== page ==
What are the Liberal Party, the Labor Party and the Greens Party saying about bilingual learning?
Here are the responses about bilingual learning from the three main parties. Read each response, or the lack of one. As of today, only the Greens Party has a policy regarding bilingual education and bilingual learning for this next term of government. The Australian First Nations Political Party has stated it will re-instate bilingual education.
Liberal Party – no response from request for information from Natasha Griggs.
Labor Party – current position unknown, however response to follow up has been received from Senator Trish Crossin
• Funding grants on a yearly basis to support Indigenous languages
• Report – Inquiry into Indigenous Languages in Communities (http://goo.gl/0JM0gW)
• Draft Australian Curriculum – Languages –Framework for Aboriginal Languages and Torres Strait Islander Languages (http://goo.gl/DovYbI)
Warren H Williams\' comments– standing for NT Senate
The Greens will take action to reverse the funds draining from NT schools and training institutions. We will pursue bilingual education programs that have demonstrated results. Kids learn better in their own language; and research shows bilingual education can achieve better literacy and numeracy outcomes. Learning in language keeps culture strong and supports healthy life in communities.
We will also dedicate $10 million a year to enhance the teaching and learning of Aboriginal and Torres Strait Islander languages. Australia risks losing Aboriginal and Torres Strait Islander languages without a more concerted effort. The Greens will provide funds on top of current programs for schools to keep Aboriginal and Torres Strait Islander languages alive. Furthermore, there is evidence to suggest the educational outcomes for Aboriginal kids are significantly improved when they can learn in their own language.
The funding will ensure education service providers working in remote communities are supported to become bilingual in an Aboriginal language, that teachers working in Aboriginal communities can receive ongoing mandated training in Aboriginal language concepts and that Aboriginal language courses are made available to all pre-service teachers who are intending to work in Aboriginal communities.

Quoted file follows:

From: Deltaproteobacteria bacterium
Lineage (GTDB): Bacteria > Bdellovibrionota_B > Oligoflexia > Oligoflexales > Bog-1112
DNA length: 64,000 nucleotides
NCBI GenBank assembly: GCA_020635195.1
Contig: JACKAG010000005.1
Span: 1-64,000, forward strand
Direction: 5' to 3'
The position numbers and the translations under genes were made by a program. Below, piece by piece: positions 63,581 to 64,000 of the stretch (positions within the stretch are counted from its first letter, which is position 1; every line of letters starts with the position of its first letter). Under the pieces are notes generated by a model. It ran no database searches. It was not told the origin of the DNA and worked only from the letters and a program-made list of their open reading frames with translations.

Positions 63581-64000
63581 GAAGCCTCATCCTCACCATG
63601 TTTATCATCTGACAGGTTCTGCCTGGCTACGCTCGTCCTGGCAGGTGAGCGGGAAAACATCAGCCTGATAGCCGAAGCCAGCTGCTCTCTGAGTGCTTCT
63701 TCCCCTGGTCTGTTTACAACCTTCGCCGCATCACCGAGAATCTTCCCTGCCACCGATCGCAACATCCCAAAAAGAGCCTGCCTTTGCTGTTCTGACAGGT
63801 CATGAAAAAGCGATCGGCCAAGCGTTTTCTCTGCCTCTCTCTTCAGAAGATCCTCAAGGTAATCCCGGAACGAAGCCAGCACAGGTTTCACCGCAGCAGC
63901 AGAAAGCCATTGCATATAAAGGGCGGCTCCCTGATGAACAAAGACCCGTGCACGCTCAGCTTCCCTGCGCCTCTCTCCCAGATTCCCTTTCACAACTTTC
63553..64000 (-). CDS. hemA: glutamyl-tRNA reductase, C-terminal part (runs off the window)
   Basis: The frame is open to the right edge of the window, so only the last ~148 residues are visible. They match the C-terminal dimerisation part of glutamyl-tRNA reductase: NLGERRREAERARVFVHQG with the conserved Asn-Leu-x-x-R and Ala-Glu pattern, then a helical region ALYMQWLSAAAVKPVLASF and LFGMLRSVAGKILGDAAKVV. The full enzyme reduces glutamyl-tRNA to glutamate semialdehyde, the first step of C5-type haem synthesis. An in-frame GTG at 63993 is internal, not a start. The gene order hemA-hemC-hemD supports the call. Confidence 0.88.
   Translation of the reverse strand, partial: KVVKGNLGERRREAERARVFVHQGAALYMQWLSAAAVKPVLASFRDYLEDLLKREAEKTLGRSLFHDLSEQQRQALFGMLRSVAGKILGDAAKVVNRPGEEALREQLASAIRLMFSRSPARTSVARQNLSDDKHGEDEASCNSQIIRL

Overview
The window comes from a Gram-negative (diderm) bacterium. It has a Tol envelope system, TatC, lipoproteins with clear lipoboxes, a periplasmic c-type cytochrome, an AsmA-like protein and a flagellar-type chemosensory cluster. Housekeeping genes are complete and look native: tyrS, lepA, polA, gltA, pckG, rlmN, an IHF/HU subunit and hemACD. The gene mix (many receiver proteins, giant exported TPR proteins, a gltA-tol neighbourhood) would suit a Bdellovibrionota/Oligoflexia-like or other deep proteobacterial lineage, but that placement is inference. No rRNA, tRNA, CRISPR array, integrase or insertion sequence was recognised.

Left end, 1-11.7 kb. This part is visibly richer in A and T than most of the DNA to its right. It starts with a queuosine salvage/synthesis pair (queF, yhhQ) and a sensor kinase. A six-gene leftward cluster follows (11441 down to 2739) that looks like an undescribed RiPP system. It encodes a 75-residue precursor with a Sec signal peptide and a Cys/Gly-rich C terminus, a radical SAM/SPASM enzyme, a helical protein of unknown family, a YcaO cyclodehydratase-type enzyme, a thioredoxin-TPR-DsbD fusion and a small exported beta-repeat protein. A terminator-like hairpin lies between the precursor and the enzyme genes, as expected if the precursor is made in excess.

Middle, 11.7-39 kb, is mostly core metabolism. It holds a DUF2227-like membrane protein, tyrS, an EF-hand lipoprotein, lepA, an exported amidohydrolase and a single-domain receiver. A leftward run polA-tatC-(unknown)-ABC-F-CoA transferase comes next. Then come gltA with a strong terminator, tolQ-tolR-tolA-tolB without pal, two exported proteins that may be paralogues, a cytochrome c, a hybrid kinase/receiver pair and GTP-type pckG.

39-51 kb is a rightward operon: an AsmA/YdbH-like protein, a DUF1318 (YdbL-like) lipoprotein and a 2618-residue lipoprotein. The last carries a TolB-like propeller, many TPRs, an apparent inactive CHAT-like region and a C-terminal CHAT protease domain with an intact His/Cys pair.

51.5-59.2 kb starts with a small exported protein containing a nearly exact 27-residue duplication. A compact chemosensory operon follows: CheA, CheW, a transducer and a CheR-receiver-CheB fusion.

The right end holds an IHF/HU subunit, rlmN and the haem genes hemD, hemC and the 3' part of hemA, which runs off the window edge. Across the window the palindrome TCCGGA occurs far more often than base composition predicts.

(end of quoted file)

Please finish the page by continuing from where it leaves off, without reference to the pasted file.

The NT Greens also issued a press release on education today too that explicitly supports bilingual education (see http://goo.gl/fHNCUk):
Policy for Aboriginal and Torres Strait Islander Peoples
Protection for cultural rights of Aboriginal and Torres Strait Islander peoples, including their right to practise and revitalise their cultural traditions and customs, including language, and to maintain, protect and develop the past, present and future manifestations of their cultures.
Culturally appropriate education for Aboriginal and Torres Strait Islander peoples, which incorporates language and culture into curricula and supports families and children to engage with the education system.
An education system which enables Aboriginal and Torres Strait Islander peoples to establish and control their own education systems where they choose to do so, in their own language, consistent with their culture.
Culturally appropriate services and resources for Aboriginal and Torres Strait Islander peoples based on local language, cultural aspects and community priorities. These services to employ qualified community members where possible.
Qualified local-language and cultural interpreters available in courts, hospitals, clinics, and government meetings when needed.
Youth programs to be treated as an essential service in remote communities.